Dr. Leslie Newbigin, for many years a missionary and bishop of the Church of South India in Madras, now retired in Birmingham, England, calls for "a radical break with that form of Christianity which is called the denomination." He believes that denominations are a hindrance to missions. He writes that in North America the denomination is simply the institutional form of a privatized religion. "The denomination is the outward and visible form of an inward and spiritual surrender to the ideology of our culture. Neither separately nor together can the denominations become the base for a genuinely missionary encounter with our culture." 20
Generally speaking, the negative voices outweigh the positive. Many scholars, both evangelical and liberal, have shown how the confusing denominational scene has contributed to the decline of the Christian faith in our 20th century.
4. Positive Attitudes Toward Denominationalism
Martin E. Marty claims that denominations are necessary. He does not provide theological but pragmatic reasons for his claim. He believes that the local church cannot effectively train ministers, engage in publishing across the spectrum of possibilities, or mobilize many people for refugee and relief services. And he says, "Denominations may and do combine in Church World Service and similar agencies. But such agencies tend to be inefficient and powerless if they do not, from the other direction, recognize the organization of life that consistently goes on in the denominations."21
Helmut Harder, general secretary of the Conference of Mennonites in Canada, wrote that the denominational head office can address national issues of politics and social policy with greater chance of being heard than local congregations. "The role of the denomination is one big voice."22
Rev. James MacKnight, general superintendent of the Pentecostal Assemblies of Canada, says that denominations give churches "a sense of belonging to a large body."23
5. Spiritual Unity Rather Than Church Unity
Among evangelicals, committed to the sufficiency of the local church, the emphasis is on the invisible spiritual unity rather than on denominational unity. In general evangelicals have done little with the theology of the church. Dr. John Vissers comments that for a variety of social, cultural and theological reasons, evangelical Christianity has virtually abandoned the biblical doctrine of the church in the past thirty years. He says, "Anyone familiar with historic Christianity will recognize this radical departure from the orthodox faith."24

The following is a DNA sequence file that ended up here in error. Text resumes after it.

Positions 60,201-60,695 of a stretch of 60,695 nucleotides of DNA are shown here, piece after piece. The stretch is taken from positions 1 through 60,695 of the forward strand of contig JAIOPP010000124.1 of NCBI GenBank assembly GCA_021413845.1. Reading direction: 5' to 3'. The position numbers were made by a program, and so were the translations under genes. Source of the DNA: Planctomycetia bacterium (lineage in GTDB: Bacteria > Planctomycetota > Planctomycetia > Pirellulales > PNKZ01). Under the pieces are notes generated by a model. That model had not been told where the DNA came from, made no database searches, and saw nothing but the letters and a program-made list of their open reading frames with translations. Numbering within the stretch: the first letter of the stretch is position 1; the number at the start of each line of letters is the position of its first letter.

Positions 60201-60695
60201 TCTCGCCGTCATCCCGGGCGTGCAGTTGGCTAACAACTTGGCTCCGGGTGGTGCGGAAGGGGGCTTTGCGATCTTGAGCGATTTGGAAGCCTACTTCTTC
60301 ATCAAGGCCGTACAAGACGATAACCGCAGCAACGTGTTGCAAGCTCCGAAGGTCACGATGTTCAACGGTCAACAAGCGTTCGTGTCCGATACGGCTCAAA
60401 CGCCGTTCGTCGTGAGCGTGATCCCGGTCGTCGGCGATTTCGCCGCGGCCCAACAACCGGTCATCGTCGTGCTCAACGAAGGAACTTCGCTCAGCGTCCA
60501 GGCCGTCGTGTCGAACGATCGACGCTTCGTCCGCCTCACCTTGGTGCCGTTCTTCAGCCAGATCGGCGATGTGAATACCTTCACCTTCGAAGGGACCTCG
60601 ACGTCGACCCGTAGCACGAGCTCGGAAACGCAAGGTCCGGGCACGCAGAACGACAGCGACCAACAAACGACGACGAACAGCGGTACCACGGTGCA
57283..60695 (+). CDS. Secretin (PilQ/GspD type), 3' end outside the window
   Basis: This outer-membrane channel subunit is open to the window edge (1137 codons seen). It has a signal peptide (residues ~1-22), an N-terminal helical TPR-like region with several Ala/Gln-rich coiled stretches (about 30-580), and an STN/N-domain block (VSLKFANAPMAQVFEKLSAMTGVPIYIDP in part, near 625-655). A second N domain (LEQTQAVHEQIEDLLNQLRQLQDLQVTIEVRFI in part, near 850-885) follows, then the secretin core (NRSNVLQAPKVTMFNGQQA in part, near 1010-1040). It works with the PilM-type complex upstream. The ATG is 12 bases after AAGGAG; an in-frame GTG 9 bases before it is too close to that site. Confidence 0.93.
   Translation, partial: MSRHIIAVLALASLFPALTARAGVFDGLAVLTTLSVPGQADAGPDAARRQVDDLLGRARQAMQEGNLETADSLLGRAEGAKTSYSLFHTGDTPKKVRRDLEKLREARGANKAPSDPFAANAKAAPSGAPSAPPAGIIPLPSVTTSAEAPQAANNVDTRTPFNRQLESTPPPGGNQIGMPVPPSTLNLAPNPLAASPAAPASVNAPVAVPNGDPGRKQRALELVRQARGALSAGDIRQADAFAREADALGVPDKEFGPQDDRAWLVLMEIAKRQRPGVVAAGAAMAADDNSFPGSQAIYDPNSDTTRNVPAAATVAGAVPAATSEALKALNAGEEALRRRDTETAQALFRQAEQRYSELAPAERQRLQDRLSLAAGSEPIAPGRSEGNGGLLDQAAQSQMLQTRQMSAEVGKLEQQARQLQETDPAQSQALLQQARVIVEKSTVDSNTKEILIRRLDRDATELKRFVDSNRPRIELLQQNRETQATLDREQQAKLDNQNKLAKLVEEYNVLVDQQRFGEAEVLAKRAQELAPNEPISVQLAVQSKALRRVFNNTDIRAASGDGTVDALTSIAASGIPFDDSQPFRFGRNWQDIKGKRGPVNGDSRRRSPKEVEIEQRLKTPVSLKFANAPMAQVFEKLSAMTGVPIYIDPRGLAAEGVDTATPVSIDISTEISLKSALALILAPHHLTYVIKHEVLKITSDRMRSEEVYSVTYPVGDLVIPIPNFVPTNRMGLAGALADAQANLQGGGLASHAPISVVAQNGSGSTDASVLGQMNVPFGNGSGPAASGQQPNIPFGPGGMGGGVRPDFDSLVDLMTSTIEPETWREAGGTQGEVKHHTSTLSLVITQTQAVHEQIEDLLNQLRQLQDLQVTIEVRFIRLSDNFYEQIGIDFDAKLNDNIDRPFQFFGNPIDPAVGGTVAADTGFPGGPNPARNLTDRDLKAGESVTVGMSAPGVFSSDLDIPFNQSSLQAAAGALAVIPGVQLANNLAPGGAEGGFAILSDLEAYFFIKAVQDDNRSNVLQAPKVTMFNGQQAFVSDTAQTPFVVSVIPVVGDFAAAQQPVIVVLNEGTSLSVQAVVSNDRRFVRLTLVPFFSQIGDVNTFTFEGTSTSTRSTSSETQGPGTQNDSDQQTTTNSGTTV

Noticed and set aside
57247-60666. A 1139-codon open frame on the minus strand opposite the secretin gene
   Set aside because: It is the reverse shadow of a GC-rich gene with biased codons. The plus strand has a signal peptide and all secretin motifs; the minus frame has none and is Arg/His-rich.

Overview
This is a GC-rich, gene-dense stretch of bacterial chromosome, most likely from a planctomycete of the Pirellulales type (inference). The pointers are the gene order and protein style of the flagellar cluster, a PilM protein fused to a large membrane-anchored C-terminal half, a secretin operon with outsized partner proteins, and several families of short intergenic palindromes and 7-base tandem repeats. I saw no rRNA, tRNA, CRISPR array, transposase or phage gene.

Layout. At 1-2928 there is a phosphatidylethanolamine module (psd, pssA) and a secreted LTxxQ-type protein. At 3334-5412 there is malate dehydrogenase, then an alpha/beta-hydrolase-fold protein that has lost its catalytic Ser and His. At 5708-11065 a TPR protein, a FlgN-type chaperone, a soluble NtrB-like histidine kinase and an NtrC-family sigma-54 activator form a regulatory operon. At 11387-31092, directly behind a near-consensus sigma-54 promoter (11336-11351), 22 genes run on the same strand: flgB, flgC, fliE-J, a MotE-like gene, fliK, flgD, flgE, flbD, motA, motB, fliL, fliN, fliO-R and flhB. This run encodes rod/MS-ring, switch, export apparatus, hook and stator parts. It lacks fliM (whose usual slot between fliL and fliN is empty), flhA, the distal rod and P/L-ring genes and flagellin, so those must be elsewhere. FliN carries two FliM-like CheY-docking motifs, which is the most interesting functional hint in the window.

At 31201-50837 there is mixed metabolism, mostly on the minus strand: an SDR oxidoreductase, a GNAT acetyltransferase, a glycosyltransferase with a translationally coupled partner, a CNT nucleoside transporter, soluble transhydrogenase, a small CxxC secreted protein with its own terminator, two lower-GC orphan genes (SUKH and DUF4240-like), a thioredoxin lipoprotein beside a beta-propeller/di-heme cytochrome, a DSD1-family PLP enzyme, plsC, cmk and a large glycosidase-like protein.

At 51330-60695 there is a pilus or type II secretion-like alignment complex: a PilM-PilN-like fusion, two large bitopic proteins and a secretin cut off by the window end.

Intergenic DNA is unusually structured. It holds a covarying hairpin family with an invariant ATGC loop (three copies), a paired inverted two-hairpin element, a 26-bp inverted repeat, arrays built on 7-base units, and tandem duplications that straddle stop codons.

In The Gospel in America, the authors claim that Americans in the 19th century divided the body of Christ into so many pieces that it was no wonder that many became sceptical about the value of the church as an institution.25 Abandoned by mainstream churches, denominationalism has prospered among evangelicals and conservative Protestants.
6. Sociological View of Denominationalism
Russell E. Richey, Duke University, Durham, NC, USA, recognizes in denominations and denominationalism a form of religious order and organization "peculiarly expressive of the social and cultural life of democratic capitalism."26
In our post-modern times denominational identity is no longer an accurate predictor of theological stance, worship style, or social class as it once was. There is increasing congregationalism within denominations. With modernity came freedom of choice. Most of the time the choice is based on feelings. The truth factor is ignored by and large. Individualism has created havoc with the theology of the church. Consumerism also plays a significant role in the choice of churches. What programs and services do local community churches offer? Denominational loyalty is rapidly declining. A 1991 Faith Today opinion poll reports that only 36 percent of respondents think that denomination is an important factor in choosing a church with which to affiliate.27 Maxine Hancock, a Christian writer and speaker living in Alberta, comments, "As we move deeper into the post-Christian era, we have to find ways to express our oneness in Christ, and denominational tags become less significant. Many people are wondering if we can afford to divide ourselves over too many particulars when there's a world to reach."28